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O.G. Anunoby is your favorite player’s worst nightmare: The stats driving the Raptors forward’s early Defensive Player of the Year case

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At the rate he’s going, O.G. Anunoby is on track to earn the first All-Defensive selection of his career this season.

He might even win Defensive Player of the Year.

As much attention as Anunoby has gotten for the leap he’s making offensively, he has been better than ever on the defensive end of the court. That’s saying something considering he has been in the conversation for best perimeter defender in the NBA in the past.

It helps that Anunoby has been able to stay healthy, of course. But his numbers are up across the board, and he’s put himself on the national radar with how well he’s defended a number of stars.

Let’s take a closer look.


O.G. Anunoby’s defensive stats speak for themselves

Anunoby is averaging 2.3 steals and 0.9 blocks per game, both of which are career highs. In total, he’s picked up 73 steals and blocks — otherwise known as “stocks” — through 23 games, putting him a hair behind only Brook Lopez (79) for most in the NBA.

Anunoby is also averaging 3.7 deflections per game. Guess what? That’s one of the highest marks in the NBA.

No matter how you slice it, Anunoby has been a highly disruptive defender to start the season. He always seems to be in the right place at the right time, and his massive 7-3 wingspan helps him make some truly stupendous plays both at the rim and on the perimeter.

Like, I-can-still-pick-off-this-pass-despite-being-on-my-tippy-toes:

Or, let-me-just-reach-in-and-grab-this-thanks:

Those stops serve as the foundation of a hyper-aggressive Toronto defense that is among the best in the league. The Raptors force a ton of turnovers and get out in transition at a frequency no other team can match.

Fred VanVleet, Pascal Siakam and Scottie Barnes are pretty disruptive defenders themselves, but Anunoby is the one leading the charge for the Raptors.

MORE: The best player on the Raptors so far has been…

O.G. Anunoby is your favorite player’s worst nightmare

Some players are better off-ball defenders than on-ball defenders. That’s not the case with Anunoby. Not only can he put out fires all over the court when he’s roaming around like a free safety, but he’s also Toronto’s answer to the best players in the NBA.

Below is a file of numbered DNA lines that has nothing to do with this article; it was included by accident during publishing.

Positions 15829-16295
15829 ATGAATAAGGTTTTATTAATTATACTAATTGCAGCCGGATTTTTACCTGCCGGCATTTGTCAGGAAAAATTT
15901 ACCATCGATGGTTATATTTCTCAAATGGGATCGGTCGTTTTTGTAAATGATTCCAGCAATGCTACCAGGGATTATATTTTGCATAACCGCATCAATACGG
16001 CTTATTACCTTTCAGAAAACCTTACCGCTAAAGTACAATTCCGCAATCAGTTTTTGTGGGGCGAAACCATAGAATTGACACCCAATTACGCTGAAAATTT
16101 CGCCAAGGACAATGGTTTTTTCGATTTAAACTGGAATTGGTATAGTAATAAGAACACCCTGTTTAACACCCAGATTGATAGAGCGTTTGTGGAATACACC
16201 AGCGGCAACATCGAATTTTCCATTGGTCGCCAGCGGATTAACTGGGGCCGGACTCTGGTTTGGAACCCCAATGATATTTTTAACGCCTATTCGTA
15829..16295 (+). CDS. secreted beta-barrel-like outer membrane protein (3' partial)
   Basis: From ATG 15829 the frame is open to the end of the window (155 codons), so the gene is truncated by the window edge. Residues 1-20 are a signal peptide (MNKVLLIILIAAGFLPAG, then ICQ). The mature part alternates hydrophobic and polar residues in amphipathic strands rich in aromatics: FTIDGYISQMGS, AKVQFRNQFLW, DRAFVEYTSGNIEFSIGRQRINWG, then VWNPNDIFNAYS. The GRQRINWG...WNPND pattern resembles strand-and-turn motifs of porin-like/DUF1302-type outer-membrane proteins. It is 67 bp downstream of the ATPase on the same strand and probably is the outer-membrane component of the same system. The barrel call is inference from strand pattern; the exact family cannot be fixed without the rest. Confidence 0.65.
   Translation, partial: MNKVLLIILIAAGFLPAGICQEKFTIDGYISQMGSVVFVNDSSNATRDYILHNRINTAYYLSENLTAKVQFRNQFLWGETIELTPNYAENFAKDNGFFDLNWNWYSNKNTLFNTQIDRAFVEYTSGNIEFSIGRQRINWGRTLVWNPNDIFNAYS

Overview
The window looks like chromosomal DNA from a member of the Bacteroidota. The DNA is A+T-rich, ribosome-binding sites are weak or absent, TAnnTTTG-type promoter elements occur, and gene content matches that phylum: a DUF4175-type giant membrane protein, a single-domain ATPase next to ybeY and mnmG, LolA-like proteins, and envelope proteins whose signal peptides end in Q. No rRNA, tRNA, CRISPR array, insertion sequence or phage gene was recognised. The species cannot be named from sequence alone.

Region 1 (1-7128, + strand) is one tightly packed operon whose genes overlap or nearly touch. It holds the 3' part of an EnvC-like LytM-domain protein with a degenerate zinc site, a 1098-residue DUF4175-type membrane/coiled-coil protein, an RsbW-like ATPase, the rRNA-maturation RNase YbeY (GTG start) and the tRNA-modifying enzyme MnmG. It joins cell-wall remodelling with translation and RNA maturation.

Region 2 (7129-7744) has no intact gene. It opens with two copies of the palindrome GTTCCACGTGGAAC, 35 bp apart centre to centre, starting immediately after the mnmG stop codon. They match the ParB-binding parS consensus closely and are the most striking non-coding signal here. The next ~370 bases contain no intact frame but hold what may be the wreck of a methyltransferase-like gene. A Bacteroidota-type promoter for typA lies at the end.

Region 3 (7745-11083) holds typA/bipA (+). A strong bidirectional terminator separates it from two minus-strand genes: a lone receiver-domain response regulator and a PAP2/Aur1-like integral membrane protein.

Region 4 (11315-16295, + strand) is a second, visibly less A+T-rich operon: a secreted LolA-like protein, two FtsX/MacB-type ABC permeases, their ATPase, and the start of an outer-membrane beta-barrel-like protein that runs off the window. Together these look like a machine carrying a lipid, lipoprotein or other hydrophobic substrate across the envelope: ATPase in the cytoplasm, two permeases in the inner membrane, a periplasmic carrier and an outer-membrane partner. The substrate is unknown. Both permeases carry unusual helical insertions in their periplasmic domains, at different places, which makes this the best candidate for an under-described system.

Luka Doncic, Donovan Mitchell, Kevin Durant — name a star, and there’s a good chance Anunoby has gotten under his skin.

The variety of players Anunoby has had to defend so far this season speaks to how malleable he is as a defender. At 6-7 and somewhere between 232 and 250 pounds, he’s strong enough to defend the likes of Doncic and Durant. He might not be as quick as guards like Mitchell or Dejounte Murray, but getting around him is no easy feat.

Mitchell is torching defenders in isolation this season at a rate of 1.13 points per possession, ranking him in the 82nd percentile. If he can’t simply blow by his defender, he can usually shake him loose with a crossover or two.

With that in mind, come for Mitchell trying to break down Anunoby and stay for Anunoby meeting Dean Wade at the rim:

Want more? What about this block on Doncic:

OK, one more. Watch Anunoby blanket Durant on this drive:

Only to do the same to Kyrie Irving later in the same game:

That’s special.

There are numbers that contextualize Anunoby’s defensive value. According to BBall Index, only eight players currently have a higher matchup difficulty rating than him this season, meaning he takes on some of the hardest assignments in the league on a nightly basis.

Additionally, only 13 players have a higher versatility rating, the result of him spending real minutes guarding every position. Anunoby defends mostly shooting guards, small forwards and power forwards, but he’ll pick up point guards and centers when needed.

The most impressive part? Jimmy Butler, who has earned five All-Defensive selections in his career, and Patrick Beverley, who has three All-Defensive selections, are the only other players in the top 20 in both matchup difficulty rating and versatility rating.

Simply put, guarding as many stars and positions as Anunoby does is not normal.

It’s not like Anunoby is a passenger on offense, either. He’s averaging 19.3 points per game on 48.4/34.9/82.8 shooting splits through a quarter of the season. 

As TSN’s Gilbert McGregor wrote following Anunoby’s masterclass against Doncic and the Mavericks, his improved offense and ball-hawking defense are quickly making him one of the best two-way threats in the league.


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